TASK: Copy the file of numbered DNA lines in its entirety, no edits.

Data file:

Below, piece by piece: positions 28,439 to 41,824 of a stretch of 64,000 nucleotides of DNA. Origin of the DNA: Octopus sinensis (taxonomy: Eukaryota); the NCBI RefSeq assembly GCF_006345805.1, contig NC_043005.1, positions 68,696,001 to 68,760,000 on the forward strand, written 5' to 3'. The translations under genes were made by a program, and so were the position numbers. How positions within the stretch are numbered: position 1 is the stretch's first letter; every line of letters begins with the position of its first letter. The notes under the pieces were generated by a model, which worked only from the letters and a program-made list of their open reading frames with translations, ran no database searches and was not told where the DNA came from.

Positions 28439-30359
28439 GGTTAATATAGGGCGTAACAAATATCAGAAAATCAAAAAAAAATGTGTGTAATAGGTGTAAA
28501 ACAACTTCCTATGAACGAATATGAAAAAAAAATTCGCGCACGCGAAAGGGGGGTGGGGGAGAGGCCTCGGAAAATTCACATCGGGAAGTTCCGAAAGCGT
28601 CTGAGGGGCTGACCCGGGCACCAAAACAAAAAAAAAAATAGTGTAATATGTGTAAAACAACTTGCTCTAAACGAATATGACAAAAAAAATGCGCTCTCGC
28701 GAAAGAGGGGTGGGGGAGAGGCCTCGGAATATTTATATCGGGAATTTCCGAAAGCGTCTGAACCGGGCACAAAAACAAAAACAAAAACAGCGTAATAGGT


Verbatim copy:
Below, piece by piece: positions 28,439 to 41,824 of a stretch of 64,000 nucleotides of DNA. Origin of the DNA: Octopus sinensis (taxonomy: Eukaryota); the NCBI RefSeq assembly GCF_006345805.1, contig NC_043005.1, positions 68,696,001 to 68,760,000 on the forward strand, written 5' to 3'. The translations under genes were made by a program, and so were the position numbers. How positions within the stretch are numbered: position 1 is the stretch's first letter; every line of letters begins with the position of its first letter. The notes under the pieces were generated by a model, which worked only from the letters and a program-made list of their open reading frames with translations, ran no database searches and was not told where the DNA came from.

Positions 28439-30359
28439 GGTTAATATAGGGCGTAACAAATATCAGAAAATCAAAAAAAAATGTGTGTAATAGGTGTAAA
28501 ACAACTTCCTATGAACGAATATGAAAAAAAAATTCGCGCACGCGAAAGGGGGGTGGGGGAGAGGCCTCGGAAAATTCACATCGGGAAGTTCCGAAAGCGT
28601 CTGAGGGGCTGACCCGGGCACCAAAACAAAAAAAAAAATAGTGTAATATGTGTAAAACAACTTGCTCTAAACGAATATGACAAAAAAAATGCGCTCTCGC
28701 GAAAGAGGGGTGGGGGAGAGGCCTCGGAATATTTATATCGGGAATTTCCGAAAGCGTCTGAACCGGGCACAAAAACAAAAACAAAAACAGCGTAATAGGT